UNICEF is committed to protect every child from violence, exploitation, abuse and discrimination – challenges that are especially significant during adolescence – the difficult transition from childhood to adulthood.
Like other countries of the former Soviet Union, Turkmenistan has undergone major transformation since independence in 1991. This has had a considerable impact on children. Families are increasingly under pressure – both economically and socially. With fewer people living in extended family groups in urban areas, coping mechanisms have dramatically reduced. Children are particularly vulnerable to changes in their environment, and often seek solutions that encourage potentially risky behaviour.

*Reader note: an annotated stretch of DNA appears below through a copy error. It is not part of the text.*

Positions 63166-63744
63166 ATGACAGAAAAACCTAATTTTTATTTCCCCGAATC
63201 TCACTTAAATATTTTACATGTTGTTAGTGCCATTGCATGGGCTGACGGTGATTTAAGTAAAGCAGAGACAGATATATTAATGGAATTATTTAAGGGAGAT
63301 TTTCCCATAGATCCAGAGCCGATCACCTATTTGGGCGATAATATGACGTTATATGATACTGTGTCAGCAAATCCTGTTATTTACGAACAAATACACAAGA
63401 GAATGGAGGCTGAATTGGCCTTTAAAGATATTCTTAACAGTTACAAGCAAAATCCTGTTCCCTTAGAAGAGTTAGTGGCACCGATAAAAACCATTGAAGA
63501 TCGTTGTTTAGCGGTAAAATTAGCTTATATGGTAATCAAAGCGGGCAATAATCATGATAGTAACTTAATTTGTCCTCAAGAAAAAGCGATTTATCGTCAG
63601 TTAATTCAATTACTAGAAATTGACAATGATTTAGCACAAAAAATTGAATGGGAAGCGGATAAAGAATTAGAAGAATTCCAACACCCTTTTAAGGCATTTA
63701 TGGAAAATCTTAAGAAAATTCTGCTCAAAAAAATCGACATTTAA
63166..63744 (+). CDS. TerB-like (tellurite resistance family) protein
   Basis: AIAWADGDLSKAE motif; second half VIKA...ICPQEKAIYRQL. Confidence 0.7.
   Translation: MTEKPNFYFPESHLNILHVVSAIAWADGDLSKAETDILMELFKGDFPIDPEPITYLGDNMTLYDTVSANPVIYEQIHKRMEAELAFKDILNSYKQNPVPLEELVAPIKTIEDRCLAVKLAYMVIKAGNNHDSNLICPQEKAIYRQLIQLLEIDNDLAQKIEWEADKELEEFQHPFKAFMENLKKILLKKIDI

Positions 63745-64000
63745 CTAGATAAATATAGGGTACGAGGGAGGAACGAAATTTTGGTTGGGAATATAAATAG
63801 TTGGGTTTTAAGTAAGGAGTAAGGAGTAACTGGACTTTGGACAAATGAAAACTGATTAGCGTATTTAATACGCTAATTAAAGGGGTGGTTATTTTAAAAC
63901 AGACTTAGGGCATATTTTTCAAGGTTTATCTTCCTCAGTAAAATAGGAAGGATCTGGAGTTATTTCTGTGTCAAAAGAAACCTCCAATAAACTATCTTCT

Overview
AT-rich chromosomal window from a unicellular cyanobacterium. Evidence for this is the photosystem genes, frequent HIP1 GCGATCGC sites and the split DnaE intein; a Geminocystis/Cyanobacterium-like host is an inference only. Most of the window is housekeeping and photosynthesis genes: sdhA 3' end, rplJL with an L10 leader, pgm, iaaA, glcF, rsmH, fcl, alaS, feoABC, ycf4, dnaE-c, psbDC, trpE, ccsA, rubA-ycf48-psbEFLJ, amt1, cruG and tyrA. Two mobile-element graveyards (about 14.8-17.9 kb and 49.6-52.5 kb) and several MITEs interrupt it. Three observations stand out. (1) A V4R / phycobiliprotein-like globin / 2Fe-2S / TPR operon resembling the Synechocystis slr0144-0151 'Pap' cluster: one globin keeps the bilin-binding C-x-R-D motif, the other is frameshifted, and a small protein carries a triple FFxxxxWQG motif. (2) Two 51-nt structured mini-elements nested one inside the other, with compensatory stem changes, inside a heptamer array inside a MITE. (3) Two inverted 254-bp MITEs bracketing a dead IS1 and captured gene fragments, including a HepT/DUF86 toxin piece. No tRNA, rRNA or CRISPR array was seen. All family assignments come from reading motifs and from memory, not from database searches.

UNICEF assisted in the introduction of life-skills based education in schools and youth clubs. Educating young people in life skills is the first defence in confronting the dangers of drug abuse and HIV/AIDS, and other issues important to their development.
While Turkmenistan has reported extremely low prevalence of HIV/AIDS, there is potentially, a risk of infection due to increased drug use and the incidence of sexually transmitted diseases among certain populations.
Originally introduced as an out-of-school approach for youth, life-skills based education is now an integral part of the formal education system. UNICEF has helped to develop and design both the curriculum and textbooks for this important course.